EPA Says 125,000 Contractors Will Be Lead Certified by April 22

April 13, 2010

The U.S. Environmental Protection Agency says it is on target to implement the Lead Renovation, Repair and Painting Rule on April 22. The agency announced last week it expects more than 125,000 renovation and remodeling contractors to be trained in lead-safe work practices by the effective date for the rule requiring such training. 

The calls to delay implementation of the new rules have not ended, however. Citing a need for more trainers and a faster certification process, inaccurate test kits and a lack of preparedness on the part of the EPA, the National Association of Home Builders has petitioned EPA Administrator Lisa P. Jackson to delay the new lead rule.

“NAHB and its builder and remodeler members fully support the goals of the rule, which is designed to protect children from the toxic effects of lead paint,” says Donna Shirey, president of Shirey Contracting in Issaquah, Wash., current NAHB Remodelers chairman. “Remodelers are working hard to get trained and certified under the EPA’s lead rule. But we continue to receive calls that they can’t find training and are waiting to hear back from the EPA on certification. It’s incredibly frustrating that despite our diligence, remodelers will be penalized after April 22 because of the EPA’s failure to plan.”

Other efforts to delay implementation of the rule include a letter recently signed by 10 senators, urging the Office of Management and Budget to ensure "there are enough certified renovators available to meet the compliance goals of the rule."  According to a press release from the U.S. Senate Committee on Environment & Public Works, the letter from nine Republicans and one Democrat follows up OMB from Senators Byron Dorgan (D-N.D.), Kent Conrad (D-N.D.), and a bipartisan group of members in the House of Representatives. Further, Senator Amy Klobuchar (D-Minn.) urged EPA at a recent hearing of the EPW Subcommittee on Children's Health to come up with a solution that will ensure that contractors have the opportunity to come into compliance with this rule and that children's health is protected.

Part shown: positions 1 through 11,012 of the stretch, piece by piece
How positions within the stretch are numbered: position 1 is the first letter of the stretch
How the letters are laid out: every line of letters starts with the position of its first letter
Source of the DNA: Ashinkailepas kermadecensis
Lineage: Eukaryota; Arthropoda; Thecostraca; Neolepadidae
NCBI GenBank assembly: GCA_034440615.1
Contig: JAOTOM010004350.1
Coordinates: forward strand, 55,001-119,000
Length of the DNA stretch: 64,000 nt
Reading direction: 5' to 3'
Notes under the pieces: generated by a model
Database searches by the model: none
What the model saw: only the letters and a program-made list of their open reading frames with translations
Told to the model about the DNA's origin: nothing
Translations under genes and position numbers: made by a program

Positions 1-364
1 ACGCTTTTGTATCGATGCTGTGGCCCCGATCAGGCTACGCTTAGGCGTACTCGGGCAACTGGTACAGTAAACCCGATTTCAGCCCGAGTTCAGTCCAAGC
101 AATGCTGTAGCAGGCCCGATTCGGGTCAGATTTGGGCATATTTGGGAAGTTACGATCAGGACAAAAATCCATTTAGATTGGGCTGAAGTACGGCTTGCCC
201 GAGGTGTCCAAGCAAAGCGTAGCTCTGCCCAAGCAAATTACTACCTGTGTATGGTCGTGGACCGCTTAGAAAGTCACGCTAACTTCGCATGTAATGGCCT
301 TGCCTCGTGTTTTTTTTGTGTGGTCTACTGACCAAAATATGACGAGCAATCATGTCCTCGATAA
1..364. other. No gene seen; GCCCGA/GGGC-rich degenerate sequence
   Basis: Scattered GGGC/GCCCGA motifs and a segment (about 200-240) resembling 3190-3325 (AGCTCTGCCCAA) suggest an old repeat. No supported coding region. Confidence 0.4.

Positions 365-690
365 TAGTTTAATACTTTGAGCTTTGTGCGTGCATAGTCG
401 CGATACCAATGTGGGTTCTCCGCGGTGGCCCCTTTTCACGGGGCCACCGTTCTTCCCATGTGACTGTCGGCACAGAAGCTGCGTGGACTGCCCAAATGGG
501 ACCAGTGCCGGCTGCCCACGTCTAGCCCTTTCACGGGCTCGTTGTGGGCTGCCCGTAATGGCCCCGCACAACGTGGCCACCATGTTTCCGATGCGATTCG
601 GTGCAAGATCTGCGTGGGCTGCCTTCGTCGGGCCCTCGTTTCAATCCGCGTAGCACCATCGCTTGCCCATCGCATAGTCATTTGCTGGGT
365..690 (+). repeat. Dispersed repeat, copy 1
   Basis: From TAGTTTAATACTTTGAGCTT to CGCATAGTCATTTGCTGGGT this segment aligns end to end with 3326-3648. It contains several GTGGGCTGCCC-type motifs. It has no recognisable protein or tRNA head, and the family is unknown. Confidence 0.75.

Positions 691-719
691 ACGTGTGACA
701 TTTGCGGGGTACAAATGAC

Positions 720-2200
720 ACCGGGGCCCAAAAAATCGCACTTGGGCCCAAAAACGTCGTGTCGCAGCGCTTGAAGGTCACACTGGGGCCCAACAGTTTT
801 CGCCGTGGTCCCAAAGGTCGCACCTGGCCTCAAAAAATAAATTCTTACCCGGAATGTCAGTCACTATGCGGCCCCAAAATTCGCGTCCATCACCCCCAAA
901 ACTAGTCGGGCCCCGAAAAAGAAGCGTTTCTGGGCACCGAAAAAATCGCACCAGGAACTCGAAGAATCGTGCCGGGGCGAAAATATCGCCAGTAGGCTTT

“There has been tremendous progress by people working in the construction and remodeling trades to become trained in lead-safe work practices,” asserts Steve Owens, assistant administrator for EPA’s Office of Prevention, Pesticides and Toxic Substances. “EPA has been working hard to get the word out far and wide to contractors working in older homes, schools and day care centers that this training is available to help stop lead poisoning in children. All a contractor needs to do to be certified is take a simple one-day course.”

To date, EPA has certified 190 training providers who have conducted more than 4,900 courses, it reports. An estimated 100,000 people in the construction and remodeling industries have been trained in lead-safe work practices. Based on current estimates, EPA expects more than 125,000 contractors to be certified by the April 22 deadline.

EPA also says it has a number of efforts under way to expedite the training and certification process. In addition, it is introducing a print and radio campaign to highlight the benefits of hiring lead-safe certified firms.